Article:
Statement by Ambassador Vassily A. Nebenzia, Permanent Representative of the Russian Federation to the United Nations, at the Security Council meeting on Syria
I should like at the outset to apologize to the members of the Security Council and the Secretariat for the fact that I ruined their siesta today.
We have requested the convening of an open meeting of the Security Council because the issue that we intend to raise is far too important for the discussion to be held in closed consultations. We have nothing to hide. When we discussed Syria in consultations yesterday, many touched on the importance of establishing a new structure to investigate instances of chemical-weapons use in Syria to supplement the Organization for the Prohibition of Chemical Weapons-United Nations Joint Investigative Mechanism (JIM), which fully discredited itself.
We have never forgotten this issue, and we have consistently recalled in meetings our readiness to continue consultations on this matter, as noted by Minister Lavrov to the Secretary-General last week. Yesterday, however, we were unable to rise to that call. Today, upon instruction from our capital, it is my honour to report the following. Russia has consistently stressed the importance of taking the most serious approach to the problem of the manufacture and use of chemical weapons. We are troubled by manifestations of chemical-weapons terrorism in the Middle East, which are not limited to Syrian territory.
Unfortunately, the JIM, which no longer exists, caused the collapse of the investigation, which from a scientific and technical perspective was an utter failure and became an instrument for political manipulation. Members of the international community and the Security Council were well aware of the Russian specialists’ scrupulous analysis of the conclusions of the JIM.
In an attempt to interpret certain elements of the Russian approach, during consultations on 9 January the United States delegation circulated the relevant document. However, at no point in the document was there even an attempt to approach the matter from a professional standpoint. The so-called refutations of our position do not stand up to any criticism. I invite Council members to familiarize themselves with the material supporting our position in the response that we circulated yesterday as an official Security Council document.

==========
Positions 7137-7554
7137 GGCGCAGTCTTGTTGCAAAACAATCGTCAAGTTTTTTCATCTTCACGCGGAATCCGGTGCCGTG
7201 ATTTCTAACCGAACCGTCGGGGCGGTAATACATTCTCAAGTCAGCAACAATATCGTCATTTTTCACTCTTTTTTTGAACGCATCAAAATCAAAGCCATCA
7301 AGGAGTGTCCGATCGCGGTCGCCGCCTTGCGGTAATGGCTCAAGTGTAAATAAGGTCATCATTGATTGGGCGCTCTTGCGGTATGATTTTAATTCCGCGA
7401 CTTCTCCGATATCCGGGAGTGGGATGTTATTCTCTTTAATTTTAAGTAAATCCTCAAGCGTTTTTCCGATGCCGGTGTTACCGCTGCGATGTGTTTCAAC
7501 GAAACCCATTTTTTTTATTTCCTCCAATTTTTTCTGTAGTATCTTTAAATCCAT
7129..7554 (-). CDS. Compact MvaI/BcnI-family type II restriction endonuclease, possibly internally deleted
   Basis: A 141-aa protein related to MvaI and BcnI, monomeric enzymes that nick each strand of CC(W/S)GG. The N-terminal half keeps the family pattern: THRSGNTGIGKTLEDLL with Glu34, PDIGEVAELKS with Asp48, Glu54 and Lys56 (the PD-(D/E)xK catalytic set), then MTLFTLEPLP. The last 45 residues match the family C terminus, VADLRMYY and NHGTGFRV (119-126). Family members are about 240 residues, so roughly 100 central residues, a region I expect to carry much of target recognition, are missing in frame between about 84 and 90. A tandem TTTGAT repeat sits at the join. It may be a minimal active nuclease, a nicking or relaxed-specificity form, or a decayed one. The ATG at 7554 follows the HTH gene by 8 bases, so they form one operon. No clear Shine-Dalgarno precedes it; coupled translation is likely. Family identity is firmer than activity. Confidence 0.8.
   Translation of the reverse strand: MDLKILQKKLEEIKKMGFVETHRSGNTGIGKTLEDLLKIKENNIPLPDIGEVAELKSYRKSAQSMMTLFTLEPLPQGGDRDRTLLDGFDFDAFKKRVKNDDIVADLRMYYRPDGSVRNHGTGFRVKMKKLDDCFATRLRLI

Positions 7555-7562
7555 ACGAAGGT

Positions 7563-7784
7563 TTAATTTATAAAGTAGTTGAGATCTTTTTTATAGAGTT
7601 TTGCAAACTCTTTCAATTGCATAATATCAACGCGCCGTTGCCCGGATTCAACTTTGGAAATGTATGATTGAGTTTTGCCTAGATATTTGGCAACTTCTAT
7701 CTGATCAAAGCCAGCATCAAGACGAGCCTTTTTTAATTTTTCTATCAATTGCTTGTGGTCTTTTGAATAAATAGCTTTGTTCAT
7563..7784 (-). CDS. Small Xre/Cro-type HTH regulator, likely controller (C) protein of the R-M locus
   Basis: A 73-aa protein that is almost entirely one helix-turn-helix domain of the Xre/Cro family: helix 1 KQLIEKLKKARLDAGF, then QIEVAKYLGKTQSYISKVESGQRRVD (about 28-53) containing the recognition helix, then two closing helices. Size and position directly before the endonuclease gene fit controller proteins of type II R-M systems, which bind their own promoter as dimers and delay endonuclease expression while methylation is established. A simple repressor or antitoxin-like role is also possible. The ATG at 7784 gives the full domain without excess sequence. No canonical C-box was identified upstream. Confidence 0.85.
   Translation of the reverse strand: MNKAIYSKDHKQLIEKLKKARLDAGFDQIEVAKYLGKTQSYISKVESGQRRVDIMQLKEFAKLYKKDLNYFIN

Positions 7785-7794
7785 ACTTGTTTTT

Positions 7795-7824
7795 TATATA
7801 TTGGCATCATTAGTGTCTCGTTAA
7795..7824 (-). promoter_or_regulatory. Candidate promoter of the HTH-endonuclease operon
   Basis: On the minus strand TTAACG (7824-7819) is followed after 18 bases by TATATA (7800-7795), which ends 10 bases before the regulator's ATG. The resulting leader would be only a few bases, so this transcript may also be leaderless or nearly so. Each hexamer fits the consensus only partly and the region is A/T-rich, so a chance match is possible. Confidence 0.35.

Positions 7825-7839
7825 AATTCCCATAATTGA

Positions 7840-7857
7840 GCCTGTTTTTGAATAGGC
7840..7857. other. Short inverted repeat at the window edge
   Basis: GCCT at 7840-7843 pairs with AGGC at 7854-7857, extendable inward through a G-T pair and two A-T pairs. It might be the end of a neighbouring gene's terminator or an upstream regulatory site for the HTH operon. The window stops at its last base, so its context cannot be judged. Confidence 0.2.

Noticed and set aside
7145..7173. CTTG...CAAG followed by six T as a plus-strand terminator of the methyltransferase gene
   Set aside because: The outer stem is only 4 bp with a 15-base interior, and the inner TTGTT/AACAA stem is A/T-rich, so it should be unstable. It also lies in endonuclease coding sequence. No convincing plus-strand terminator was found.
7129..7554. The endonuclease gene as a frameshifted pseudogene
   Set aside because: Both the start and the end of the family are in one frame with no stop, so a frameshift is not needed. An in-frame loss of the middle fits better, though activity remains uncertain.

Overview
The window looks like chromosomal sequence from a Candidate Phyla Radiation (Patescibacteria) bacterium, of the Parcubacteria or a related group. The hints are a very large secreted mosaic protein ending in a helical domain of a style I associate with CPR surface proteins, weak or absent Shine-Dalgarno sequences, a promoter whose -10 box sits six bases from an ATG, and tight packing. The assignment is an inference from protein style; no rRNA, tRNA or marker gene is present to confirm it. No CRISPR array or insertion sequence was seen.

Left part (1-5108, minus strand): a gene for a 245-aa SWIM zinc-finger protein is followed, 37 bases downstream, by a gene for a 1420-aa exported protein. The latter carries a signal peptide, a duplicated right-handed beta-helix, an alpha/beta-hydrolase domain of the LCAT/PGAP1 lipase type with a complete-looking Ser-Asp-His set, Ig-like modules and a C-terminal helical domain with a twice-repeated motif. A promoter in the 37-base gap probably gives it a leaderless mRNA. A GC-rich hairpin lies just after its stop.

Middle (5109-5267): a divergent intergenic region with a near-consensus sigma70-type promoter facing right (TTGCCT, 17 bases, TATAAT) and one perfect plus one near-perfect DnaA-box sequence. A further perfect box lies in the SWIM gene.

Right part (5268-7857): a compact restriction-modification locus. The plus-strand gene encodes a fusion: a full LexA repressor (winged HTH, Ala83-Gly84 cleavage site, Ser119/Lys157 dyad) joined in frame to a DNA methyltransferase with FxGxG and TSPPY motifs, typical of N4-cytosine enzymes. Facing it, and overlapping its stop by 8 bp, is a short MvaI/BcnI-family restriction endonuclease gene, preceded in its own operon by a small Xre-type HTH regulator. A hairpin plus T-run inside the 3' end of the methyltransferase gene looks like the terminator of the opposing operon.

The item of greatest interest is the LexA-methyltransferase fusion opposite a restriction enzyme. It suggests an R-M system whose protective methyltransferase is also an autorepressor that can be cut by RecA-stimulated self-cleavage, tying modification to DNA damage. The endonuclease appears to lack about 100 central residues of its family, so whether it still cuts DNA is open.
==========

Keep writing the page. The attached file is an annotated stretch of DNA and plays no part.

Today, incidentally, senior representatives of the United States Department of State made further unfounded accusations alleging that Russia is hindering international verification of the facts of the use of chemical weapons in Syria. We have already responded to that, and anyone who wants to can read Russia’s Deputy Foreign Minister Ryabkov’s comments on the issue.
No one has called more than we have for a further investigation — a professional one rather than a simulacrum — into the incidents involving the use of chemical weapons in Syria, and at the moment we are still trying to get the Organization for the Prohibition of Chemical Weapons (OPCW) to send its specialists to Syria to see for themselves the stockpiles of chemical weapons left by militants in liberated areas that the Syrian Government has discovered.
By the way, during yesterday’s consultations, following the reports of various recent incidents involving the use of toxic substances in Syria, which have yet to be verified, the representatives of the United States and the United Kingdom — without a second’s pause or any evidence, let alone an investigation — hastened to declare them the work of what they refer to as the Syrian “regime”.
Now they are trying to drag Russia into it too. Secretary of State Tillerson brought this up in Paris today at the meeting of the so-called international partnership of States against impunity for the use of chemical weapons, basing his argument on an incident that allegedly occurred yesterday in eastern Ghouta.
However, his statement was devoted almost exclusively to Russia. By the way, does nobody find it strange that this alleged incident, whose genuineness has yet to be confirmed — as does the identity of its perpetrators, if it is genuine — coincided very conveniently with the meeting in Paris and the forthcoming Syrian national dialogue conference in Sochi? An amazing coincidence.